Thoughts in random order!
Evidently, when someone says, "Who goes there?", you should not answer, "French revolution." Doesn't go over well.
Extreme close-ups during singing: a few too many of them. It was like Sinead O'Connor's "Nothing Compares 2 U" video, over and over. Mind you, it was impressive to know we were hearing the actual singing the actors were doing during those takes. And I found it reassuring that famous beautiful people have pores and little brown spots and other skin imperfections too. Thank heavens.
Hugh Jackman and Anne Hathaway both deserve their Oscar nods. Russell Crowe wasn't as bad as I expected; in fact, he made Javert more endearing than I usually find him. (The bit with the medal he pins on someone else who shall remain spoiler-free-nameless was a very moving addition, though that gesture isn't in the book.)
I love Gavroche, and Daniel Huttlestone did a great job, but must they always have him do an Artful Dodger accent? We are in *France* here, you know. Not London.
You know what I'm going to say I disliked, if you've read my Les Mis thoughts before. Yeah, that's right: the way they condense down the gorgeous, lengthy, super-romantic Cosette-and-Marius relationship from the book into, literally, one day. No one is going to buy it, their being "in love" when they just met a second ago. Why the hell couldn't the filmmakers give them a montage, Marius sneaking in night after night to sit and talk with Cosette in the garden, the way the book has it? In the book, it's Cosette--not Eponine--he's buddies with, Cosette (not Eponine) he sees regularly and talks for hours with and knows really well after a month or so of such meetings. In the book, he talks to Eponine a couple of times. She's obviously into him, and he's awkward about it, and he uses her to get Cosette's address because she's willing, but that's about it. But in the musical, oh no, it isn't enough that they give Eponine the most gorgeous songs; they also have to rob Cosette and Marius of any real, actual interaction that any sane person would feel sympathy for. ARGH. Don't get me started. Whoops, too late.
Give me a second while I calm down from that rant. Seethe. Deep breath. Okay.
Eddie Redmayne at least did save the part of Marius from what all too often becomes blandness and idiocy in many versions. He had the dorky, stammering, happy-in-love thing down, but also showed his noble revolutionary side well.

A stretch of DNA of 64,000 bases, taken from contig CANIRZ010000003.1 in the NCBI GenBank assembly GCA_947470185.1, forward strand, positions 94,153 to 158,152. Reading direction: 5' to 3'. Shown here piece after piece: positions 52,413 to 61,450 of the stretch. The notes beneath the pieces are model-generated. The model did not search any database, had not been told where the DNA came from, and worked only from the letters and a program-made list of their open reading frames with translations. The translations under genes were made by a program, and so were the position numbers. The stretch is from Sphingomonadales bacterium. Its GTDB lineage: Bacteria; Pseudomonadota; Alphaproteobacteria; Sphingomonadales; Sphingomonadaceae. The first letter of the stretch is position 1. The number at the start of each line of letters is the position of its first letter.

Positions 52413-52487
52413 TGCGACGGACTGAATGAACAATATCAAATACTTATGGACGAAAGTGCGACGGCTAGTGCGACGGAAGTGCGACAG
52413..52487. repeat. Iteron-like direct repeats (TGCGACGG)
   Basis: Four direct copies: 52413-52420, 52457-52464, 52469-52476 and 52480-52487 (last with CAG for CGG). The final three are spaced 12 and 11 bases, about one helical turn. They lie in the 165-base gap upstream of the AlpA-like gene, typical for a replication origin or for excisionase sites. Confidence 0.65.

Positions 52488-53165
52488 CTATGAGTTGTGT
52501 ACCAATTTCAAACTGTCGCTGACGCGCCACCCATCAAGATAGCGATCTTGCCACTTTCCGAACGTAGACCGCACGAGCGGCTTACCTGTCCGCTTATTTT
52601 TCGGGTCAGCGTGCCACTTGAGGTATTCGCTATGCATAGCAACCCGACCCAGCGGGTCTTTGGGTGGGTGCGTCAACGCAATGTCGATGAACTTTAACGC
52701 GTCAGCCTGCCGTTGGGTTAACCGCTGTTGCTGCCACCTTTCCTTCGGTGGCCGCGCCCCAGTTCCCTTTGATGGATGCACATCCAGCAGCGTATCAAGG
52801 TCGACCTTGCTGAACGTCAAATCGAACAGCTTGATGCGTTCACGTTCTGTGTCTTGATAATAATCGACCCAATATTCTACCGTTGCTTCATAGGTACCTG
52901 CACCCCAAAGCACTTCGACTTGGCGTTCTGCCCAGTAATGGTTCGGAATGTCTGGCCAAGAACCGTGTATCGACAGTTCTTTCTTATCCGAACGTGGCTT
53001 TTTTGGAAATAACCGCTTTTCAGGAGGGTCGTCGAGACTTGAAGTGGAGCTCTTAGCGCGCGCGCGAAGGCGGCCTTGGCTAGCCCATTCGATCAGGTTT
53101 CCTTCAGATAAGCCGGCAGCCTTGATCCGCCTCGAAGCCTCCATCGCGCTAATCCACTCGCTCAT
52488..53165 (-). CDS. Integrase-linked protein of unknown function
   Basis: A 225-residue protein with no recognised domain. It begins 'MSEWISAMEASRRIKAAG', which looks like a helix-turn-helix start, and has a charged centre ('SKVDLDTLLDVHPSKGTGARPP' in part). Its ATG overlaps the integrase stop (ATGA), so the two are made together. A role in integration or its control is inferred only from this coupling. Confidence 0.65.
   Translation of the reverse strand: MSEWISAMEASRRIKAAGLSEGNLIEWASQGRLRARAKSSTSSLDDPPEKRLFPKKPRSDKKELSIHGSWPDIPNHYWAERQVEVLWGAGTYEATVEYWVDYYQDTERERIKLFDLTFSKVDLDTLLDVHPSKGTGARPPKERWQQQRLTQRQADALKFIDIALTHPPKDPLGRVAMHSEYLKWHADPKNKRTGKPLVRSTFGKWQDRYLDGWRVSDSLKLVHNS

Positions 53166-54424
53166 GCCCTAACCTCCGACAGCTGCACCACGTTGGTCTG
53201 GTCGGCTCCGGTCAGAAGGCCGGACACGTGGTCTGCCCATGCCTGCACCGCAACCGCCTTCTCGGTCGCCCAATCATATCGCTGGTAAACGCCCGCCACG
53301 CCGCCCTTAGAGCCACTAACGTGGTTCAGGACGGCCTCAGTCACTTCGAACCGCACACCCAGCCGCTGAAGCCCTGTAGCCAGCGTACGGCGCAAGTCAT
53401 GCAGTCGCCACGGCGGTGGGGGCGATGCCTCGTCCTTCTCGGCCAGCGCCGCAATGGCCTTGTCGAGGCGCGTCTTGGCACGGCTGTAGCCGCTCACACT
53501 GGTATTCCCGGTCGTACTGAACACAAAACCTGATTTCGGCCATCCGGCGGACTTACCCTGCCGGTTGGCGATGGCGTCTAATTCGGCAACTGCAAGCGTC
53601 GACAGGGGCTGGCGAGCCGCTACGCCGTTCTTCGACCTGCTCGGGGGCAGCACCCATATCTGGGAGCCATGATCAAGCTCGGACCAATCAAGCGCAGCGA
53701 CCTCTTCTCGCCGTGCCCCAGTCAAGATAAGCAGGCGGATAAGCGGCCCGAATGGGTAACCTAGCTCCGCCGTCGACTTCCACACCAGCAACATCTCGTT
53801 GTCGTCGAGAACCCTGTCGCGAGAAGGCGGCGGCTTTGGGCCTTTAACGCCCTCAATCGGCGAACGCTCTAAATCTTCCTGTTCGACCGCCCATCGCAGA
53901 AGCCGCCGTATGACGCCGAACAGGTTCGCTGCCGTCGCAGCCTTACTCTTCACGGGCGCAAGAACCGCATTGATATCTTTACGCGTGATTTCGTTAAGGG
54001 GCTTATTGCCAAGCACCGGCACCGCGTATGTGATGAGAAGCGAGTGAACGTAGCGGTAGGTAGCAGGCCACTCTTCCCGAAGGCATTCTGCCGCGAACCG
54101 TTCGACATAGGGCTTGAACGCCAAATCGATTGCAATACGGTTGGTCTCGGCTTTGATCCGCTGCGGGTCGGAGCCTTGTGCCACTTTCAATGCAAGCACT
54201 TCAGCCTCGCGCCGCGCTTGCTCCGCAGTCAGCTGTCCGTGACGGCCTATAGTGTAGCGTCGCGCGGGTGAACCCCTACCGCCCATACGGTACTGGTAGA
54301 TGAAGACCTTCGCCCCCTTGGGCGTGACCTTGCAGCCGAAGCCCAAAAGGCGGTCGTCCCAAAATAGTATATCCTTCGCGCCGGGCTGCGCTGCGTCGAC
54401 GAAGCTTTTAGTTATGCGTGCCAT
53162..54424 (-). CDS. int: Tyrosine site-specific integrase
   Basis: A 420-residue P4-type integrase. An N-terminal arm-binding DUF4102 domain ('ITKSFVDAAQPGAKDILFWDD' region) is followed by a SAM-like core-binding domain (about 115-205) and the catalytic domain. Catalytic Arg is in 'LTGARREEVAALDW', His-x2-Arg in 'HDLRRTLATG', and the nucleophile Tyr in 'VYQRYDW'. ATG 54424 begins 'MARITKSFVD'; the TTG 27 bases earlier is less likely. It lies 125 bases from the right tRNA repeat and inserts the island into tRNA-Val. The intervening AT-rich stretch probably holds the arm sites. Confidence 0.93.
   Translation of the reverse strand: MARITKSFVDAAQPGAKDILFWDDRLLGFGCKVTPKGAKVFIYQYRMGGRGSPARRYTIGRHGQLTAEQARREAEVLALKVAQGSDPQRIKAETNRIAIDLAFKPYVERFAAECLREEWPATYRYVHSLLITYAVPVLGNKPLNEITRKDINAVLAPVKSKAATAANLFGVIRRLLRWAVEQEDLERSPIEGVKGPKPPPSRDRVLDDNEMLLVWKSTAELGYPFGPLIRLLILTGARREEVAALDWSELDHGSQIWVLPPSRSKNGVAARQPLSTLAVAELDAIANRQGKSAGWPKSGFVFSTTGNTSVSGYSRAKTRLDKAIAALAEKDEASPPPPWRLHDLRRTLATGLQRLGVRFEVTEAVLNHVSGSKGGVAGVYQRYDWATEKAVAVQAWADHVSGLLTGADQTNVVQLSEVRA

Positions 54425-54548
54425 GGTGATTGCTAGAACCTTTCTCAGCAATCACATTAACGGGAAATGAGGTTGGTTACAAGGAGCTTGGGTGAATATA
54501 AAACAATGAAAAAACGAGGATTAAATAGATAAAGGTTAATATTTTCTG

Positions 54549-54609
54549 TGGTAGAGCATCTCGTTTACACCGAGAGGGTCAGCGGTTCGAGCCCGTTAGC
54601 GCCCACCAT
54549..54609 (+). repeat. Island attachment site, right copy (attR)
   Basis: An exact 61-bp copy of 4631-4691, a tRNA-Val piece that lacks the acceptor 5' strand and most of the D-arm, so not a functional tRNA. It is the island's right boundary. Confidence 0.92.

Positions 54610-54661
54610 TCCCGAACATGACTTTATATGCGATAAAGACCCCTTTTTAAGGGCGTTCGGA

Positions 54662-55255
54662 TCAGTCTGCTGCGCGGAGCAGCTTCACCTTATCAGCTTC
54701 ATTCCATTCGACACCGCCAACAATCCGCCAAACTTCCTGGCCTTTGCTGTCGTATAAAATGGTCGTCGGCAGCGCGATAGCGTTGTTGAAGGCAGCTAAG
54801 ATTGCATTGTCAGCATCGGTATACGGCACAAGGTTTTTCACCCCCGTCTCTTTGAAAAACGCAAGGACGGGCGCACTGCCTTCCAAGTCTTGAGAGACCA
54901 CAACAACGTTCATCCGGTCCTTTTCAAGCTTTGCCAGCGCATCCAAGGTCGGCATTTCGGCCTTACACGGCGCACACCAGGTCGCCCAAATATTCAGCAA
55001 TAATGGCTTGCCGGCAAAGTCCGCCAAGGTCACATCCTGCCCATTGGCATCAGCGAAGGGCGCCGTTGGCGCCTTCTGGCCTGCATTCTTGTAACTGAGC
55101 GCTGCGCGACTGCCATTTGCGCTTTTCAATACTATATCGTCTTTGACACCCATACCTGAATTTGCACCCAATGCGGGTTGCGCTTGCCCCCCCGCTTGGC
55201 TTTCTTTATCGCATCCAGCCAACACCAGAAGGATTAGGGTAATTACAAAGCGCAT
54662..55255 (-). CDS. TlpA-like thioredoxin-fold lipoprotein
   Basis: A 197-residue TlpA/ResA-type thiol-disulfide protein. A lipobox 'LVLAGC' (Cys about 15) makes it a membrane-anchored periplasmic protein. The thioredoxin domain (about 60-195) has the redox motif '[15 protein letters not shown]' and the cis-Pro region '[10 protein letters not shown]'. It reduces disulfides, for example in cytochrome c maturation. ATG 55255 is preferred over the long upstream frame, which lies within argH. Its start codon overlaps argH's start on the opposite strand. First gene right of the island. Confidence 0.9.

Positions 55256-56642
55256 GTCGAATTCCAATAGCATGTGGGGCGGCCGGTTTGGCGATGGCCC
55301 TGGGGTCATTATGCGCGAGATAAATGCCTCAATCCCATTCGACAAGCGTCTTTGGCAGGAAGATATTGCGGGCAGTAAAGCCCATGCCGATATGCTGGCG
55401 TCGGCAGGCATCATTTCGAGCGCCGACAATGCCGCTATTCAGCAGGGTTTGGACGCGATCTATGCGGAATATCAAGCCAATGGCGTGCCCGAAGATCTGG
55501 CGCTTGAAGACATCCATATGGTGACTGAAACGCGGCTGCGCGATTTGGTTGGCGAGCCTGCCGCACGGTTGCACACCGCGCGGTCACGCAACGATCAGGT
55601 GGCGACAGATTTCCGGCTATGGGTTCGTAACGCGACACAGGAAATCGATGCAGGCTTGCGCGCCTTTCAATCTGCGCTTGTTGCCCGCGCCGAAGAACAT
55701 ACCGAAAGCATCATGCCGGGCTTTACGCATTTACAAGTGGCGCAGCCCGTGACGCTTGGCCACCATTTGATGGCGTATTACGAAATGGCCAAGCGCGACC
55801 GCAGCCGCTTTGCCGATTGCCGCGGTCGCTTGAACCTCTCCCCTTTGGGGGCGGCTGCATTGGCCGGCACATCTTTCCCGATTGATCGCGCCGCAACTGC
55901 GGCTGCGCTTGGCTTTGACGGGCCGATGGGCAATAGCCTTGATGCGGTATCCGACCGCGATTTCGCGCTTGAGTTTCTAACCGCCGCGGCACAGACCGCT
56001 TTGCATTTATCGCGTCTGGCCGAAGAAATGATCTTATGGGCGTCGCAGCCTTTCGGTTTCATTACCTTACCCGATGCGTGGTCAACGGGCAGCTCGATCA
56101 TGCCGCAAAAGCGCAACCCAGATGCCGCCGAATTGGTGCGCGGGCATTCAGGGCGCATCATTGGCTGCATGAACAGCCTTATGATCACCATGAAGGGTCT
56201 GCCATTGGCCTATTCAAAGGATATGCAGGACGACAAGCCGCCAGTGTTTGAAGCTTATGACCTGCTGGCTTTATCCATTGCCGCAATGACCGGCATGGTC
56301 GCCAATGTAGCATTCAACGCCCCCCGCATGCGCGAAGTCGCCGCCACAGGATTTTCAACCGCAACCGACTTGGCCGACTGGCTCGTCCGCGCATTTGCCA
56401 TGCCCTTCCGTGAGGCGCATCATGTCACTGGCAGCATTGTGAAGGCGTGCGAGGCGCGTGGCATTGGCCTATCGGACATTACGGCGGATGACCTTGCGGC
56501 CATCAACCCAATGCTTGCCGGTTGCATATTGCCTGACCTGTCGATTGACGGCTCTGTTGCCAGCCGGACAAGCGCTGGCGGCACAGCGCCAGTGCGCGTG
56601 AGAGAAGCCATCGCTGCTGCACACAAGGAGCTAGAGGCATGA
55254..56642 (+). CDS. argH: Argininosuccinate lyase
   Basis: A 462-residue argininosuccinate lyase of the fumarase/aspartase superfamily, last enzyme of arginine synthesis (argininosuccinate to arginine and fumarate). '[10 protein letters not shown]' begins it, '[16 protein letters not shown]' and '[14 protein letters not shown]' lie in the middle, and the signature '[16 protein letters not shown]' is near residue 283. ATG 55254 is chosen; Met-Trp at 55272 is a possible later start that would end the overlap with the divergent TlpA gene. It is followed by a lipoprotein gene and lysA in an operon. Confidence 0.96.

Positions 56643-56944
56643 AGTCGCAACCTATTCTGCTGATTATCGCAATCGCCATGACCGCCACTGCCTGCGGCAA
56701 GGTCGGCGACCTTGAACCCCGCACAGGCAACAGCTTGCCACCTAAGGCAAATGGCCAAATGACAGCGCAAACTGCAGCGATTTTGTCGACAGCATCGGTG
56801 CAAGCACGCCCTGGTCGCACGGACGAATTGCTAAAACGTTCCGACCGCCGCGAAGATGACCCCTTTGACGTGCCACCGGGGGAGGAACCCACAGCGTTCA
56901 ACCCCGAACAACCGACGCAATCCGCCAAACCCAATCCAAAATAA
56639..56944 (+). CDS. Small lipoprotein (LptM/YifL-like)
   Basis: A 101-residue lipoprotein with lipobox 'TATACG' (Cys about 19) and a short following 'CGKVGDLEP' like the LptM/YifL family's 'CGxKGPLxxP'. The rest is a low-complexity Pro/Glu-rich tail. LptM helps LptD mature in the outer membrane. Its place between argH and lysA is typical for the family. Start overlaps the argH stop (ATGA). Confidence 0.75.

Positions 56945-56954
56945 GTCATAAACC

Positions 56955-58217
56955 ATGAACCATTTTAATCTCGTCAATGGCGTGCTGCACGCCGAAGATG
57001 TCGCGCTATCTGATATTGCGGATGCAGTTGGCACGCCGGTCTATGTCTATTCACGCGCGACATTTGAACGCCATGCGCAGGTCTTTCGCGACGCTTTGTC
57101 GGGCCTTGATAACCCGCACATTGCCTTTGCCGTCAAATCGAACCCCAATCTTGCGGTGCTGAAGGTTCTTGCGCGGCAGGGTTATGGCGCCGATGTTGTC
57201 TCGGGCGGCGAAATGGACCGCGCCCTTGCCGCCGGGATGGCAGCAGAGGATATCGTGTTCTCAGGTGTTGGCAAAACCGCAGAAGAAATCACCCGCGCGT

Favorite surprise-cutie revolutionary: Grantaire, played by George Blagden. Hel-lo! Also, much love for the book-faithful moment in which he opts to die next to Enjolras. (Spoiler there. Sorry. Whatever; no one reads LiveJournal.)
Aaron Tveit as Enjolras was, of course, beautiful. Highly well cast. And I'm so glad they did away with his Adam-Ant gold-barred jacket from the stage version in favor of a basic red one.
Impressive barricade, guys! Coffin in front, looked like. Really sends the message, "Pretty much everyone here is going to die." Oh, but I loved how one of the Friends of the ABC got the tavern mistress's chair by hauling her off it in a big long kiss. There weren't enough smooches in this film, really.
The Thenardiers were almost too lovable. Sacha Baron Cohen and Helena Bonham Carter, despite looking ridiculous, pulled off the parts with surprising subtlety and humor, to the degree that I was glad to see them whenever they showed up. That's not the case in the book; the Thenardiers *are* a bit humorous, but the general reaction of most readers is, "OMFG, I hate these people." But that's okay. The movie benefited from the comic relief.
Elephant statue! Another book-faithful detail. Hurrah.
I managed not to cry in the cinema. I'm good at being stoic in public that way. But if I had this at home on DVD, there would have been waterworks.
"Bring Him Home," from the viewpoint of the book reader, doesn't make a lot of sense. Valjean kind of hates Marius at that point, but he is risking his life to save Marius anyway because it would make Cosette happy. This whole "he's like the son I might have known" stuff doesn't really wash for me, this early on in their acquaintance.
That said, 2 hours and 37 minutes is really not enough to do justice to a story of this depth and breadth. The music is wonderful, and the costumes and scenery were breathtaking, and I'm so glad this movie version exists. But someone needs to do a perfect, lengthy miniseries someday. With all the RIGHT Cosette-Marius-Eponine dynamics, dammit. Shoujo Cosette is doing a fairly good job so far actually, but it's, you know, anime. For innocent kids. With way more giggles and fluffy puppies than Victor Hugo intended.
And may I remind you that I summed up The Brick (that is, the unabridged novel version of Les Mis) with my own attempt at condensing things, so you can see what the musical changed, if you wish.
VIVE LA FRANCE. Au revoir.